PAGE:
September 5 - Bloomberg (Jeanna Smialek): ''Service industries in the US expanded in August at the fastest pace in almost eight years as a pickup in demand encouraged companies to step up hiring, showing the world's biggest economy is gaining momentum. The Institute for Supply Management's non-manufacturing index increased to 58.6 from 56 the prior month ... The August figure, which exceeded the median forecast of 55, was the strongest since December 2005 ... The ISM's measure of orders rose to the highest since February 2011.''
Federal Reserve Watch
September 6 - Bloomberg (Joshua Zumbrun): ''Kansas City Federal Reserve Bank President Esther George, who has consistently dissented against additional stimulus, called for tapering the Fed's $85 billion in monthly bond buying at its Sept. 17-18 meeting while cautioning that such reductions may prompt market volatility. 'An appropriate next step toward normalizing monetary policy could be to reduce the pace of purchases from $85 billion to something around $70 billion per month,' George said ... Such a move would be 'appropriate' at the next meeting, and future purchases could be 'split evenly between' Treasuries and mortgage-backed securities. George voted this year against all five decisions by the Federal Open Market Committee to press on with bond buying, saying the program risks creating imbalances in the economy and financial markets and pushing up long-term inflation expectations.''
September 6 - Bloomberg (Steve Matthews): ''Federal Reserve Bank of Chicago President Charles Evans, a voter on policy this year, said the Fed shouldn't taper its $85 billion in monthly bond buying until inflation and economic growth pick up. 'To start the wind-down, it will be best to have confidence that the incoming data show that economic growth gained traction during the third quarter of this year and that the transitory factors that we think have held down inflation really do turn out to be transitory,' Evans said ... He has consistently supported record stimulus.''
Global Bubble Watch
September 4 - Financial Times (Victor Mallet): ''Manmohan Singh, Indian prime minister, on Wednesday urged the developed world to help emerging markets by managing an 'orderly exit' from the monetary easing policies that have flooded the world with liquidity since the 2008 financial crisis. ... Mr Singh said he would emphasise 'the need for an orderly exit from the unconventional monetary policies being pursed by the developed world for the last few years, so as to avoid damaging the growth prospects of the developing world'.''
September 5 - Bloomberg (Scott Rose and Olga Tanas): ''China urged the US to limit global risks from shifts in monetary policy, with Indonesia warning the changing stance is spurring capital outflows as Group of 20 leaders met at a summit in St. Petersburg. An exit from monetary-easing policies poses a major challenge for the world economy, Chinese Vice Finance Minister Zhu Guangyao told reporters ... The US should be mindful of a possible 'very significant spillover effect,' said Zhu ... Emerging markets, which helped pull the world out of a recession after the global financial crisis, now face an exodus of cash and sliding currencies in anticipation of the Federal Reserve's eventual tapering of its $85 billion in monthly bond purchases.''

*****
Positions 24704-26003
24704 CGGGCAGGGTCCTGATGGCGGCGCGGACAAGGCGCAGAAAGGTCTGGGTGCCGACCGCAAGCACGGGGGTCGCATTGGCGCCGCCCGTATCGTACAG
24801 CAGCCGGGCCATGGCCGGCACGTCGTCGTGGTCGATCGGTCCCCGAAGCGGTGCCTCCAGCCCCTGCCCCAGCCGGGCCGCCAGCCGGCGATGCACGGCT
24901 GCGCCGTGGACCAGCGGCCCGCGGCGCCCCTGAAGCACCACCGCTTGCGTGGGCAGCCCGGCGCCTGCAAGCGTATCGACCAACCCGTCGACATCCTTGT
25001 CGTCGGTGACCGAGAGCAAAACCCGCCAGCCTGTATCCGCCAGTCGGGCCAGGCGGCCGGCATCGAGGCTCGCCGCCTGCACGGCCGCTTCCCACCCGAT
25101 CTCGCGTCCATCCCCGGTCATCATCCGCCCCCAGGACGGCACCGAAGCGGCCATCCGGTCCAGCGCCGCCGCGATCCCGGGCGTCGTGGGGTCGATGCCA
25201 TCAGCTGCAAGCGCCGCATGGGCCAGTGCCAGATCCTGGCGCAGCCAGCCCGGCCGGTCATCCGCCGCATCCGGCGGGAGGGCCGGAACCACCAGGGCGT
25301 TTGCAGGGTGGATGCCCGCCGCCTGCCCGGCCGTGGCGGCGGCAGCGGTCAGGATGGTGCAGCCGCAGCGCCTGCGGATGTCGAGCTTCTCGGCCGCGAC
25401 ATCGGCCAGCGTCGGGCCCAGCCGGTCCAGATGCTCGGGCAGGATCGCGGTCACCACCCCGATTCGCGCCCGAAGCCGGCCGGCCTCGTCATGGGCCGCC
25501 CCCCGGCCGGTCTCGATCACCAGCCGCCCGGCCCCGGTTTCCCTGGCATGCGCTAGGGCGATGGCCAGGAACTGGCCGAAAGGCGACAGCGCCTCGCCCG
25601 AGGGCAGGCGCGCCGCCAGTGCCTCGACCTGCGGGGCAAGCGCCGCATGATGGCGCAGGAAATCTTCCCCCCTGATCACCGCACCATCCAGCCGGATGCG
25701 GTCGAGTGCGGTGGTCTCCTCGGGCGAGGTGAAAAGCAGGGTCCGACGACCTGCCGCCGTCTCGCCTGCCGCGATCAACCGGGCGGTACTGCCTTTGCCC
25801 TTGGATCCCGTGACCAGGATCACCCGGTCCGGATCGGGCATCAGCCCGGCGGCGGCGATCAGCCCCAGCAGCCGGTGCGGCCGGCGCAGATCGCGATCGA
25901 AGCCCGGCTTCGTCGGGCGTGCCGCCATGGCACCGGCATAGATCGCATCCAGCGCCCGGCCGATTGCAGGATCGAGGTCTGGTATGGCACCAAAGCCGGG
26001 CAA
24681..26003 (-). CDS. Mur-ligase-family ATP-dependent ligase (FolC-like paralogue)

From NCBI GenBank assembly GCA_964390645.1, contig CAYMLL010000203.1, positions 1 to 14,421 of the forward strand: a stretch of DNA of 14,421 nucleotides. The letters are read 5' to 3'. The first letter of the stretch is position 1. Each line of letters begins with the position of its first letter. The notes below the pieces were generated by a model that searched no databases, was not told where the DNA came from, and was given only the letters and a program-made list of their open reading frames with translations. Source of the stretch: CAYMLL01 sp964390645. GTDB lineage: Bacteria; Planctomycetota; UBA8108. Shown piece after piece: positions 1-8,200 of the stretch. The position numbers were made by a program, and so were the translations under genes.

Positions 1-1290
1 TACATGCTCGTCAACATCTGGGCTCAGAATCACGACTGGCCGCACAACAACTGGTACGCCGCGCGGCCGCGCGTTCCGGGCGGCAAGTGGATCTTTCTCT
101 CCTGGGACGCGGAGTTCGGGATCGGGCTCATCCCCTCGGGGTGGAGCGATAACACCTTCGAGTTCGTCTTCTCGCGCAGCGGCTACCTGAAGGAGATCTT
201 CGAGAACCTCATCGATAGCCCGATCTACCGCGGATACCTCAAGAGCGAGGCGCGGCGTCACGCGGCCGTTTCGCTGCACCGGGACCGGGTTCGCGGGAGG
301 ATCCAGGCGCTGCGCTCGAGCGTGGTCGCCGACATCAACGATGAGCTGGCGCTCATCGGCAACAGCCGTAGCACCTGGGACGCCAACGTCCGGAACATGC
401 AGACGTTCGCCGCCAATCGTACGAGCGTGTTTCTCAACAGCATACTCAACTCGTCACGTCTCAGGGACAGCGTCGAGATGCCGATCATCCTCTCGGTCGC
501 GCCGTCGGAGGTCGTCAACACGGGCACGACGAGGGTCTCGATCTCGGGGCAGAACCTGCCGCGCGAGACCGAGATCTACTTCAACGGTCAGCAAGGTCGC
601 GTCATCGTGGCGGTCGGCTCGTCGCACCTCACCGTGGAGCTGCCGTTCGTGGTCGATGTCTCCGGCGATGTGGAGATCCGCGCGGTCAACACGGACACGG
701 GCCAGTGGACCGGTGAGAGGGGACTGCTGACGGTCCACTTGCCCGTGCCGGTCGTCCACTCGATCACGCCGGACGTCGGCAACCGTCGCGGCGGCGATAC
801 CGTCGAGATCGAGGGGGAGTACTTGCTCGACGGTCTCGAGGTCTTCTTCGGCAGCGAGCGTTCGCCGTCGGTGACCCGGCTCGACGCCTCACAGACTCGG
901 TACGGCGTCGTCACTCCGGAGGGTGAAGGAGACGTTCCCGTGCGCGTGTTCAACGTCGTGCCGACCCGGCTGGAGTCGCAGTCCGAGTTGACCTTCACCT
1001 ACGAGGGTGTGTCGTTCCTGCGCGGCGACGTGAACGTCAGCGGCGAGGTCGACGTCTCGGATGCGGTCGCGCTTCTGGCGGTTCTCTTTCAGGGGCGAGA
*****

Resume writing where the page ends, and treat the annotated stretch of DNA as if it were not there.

September 6 - Bloomberg (Unni Krishnan and Keiko Ujikane): ''India reached an agreement to more than triple its bilateral currency-swap line with Japan as Prime Minister Manmohan Singh's government seeks to stem a record slide in the rupee. The size of the swap agreement was increased to $50 billion from $15 billion ... The earlier accord was sealed in December 2011.''
Global Economy Watch
September 6 - Bloomberg (Greg Quinn): ''Canadian employment rose three times faster than economists forecast in August on gains in part-time work and service industries. Employment increased by 59,200 and the jobless rate fell to 7.1% from 7.2%...''
September 5 - Bloomberg (Theophilos Argitis): ''Home sales in Canada's two largest real estate markets continued their surge in August from a year earlier. Sales in Toronto, the largest market, rose 21% from August last year to 7,569 units ... , with average prices gaining 5.4%. Vancouver existing home sales rose 52%... Housing-market data are showing few signs of a hard landing after warnings from economists and policy makers that a bubble may have been forming.''
Bursting EM Bubble Watch
September 2 - Wall Street Journal (Sean McLain and I Made Sentana): ''Companies across Asia are facing a debt-repayment crunch as plunging local currencies make it more costly to repay foreign loans, a situation that is exacerbating stresses on the region's economies. Asian companies took out sizable foreign loans in recent years as the US Federal Reserve kept interest rates low and printed money. For firms in nations like India and Indonesia, rates on US-denominated debt were more attractive than local borrowing costs. But the current exodus of capital from emerging markets, amid expectations the Fed will end its period of extraordinary monetary stimulus later this year, has changed that equation. Foreign funds are pulling out of Asian bonds and other assets amid expectations US rates will rise further. That is pushing currencies in Asia sharply lower and raising the cost of repaying US-denominated borrowings.''
September 2 - Financial Times (Ben Bland ): ''The gloom surrounding Indonesia continued to deepen on Monday after southeast Asia's biggest economy posted a record monthly trade deficit and inflation climbed to a four-year high. The trade deficit jumped to $2.3bn, much higher than expected, in July as imports remained strong while exports fell because of the slowdown in China and ongoing troubles in Europe and the US. Annual consumer price inflation rose to 8.8% in August, from 8.6% one month earlier, with economists predicting that inflation may reach double digits by the end of the year, putting pressure on the central bank to continue hiking interest rates. Indonesia has been hit hard by the recent sell-off, which has also ensnared other emerging markets with large current account deficits and a need for foreign financing like Brazil, India, South Africa and Turkey.''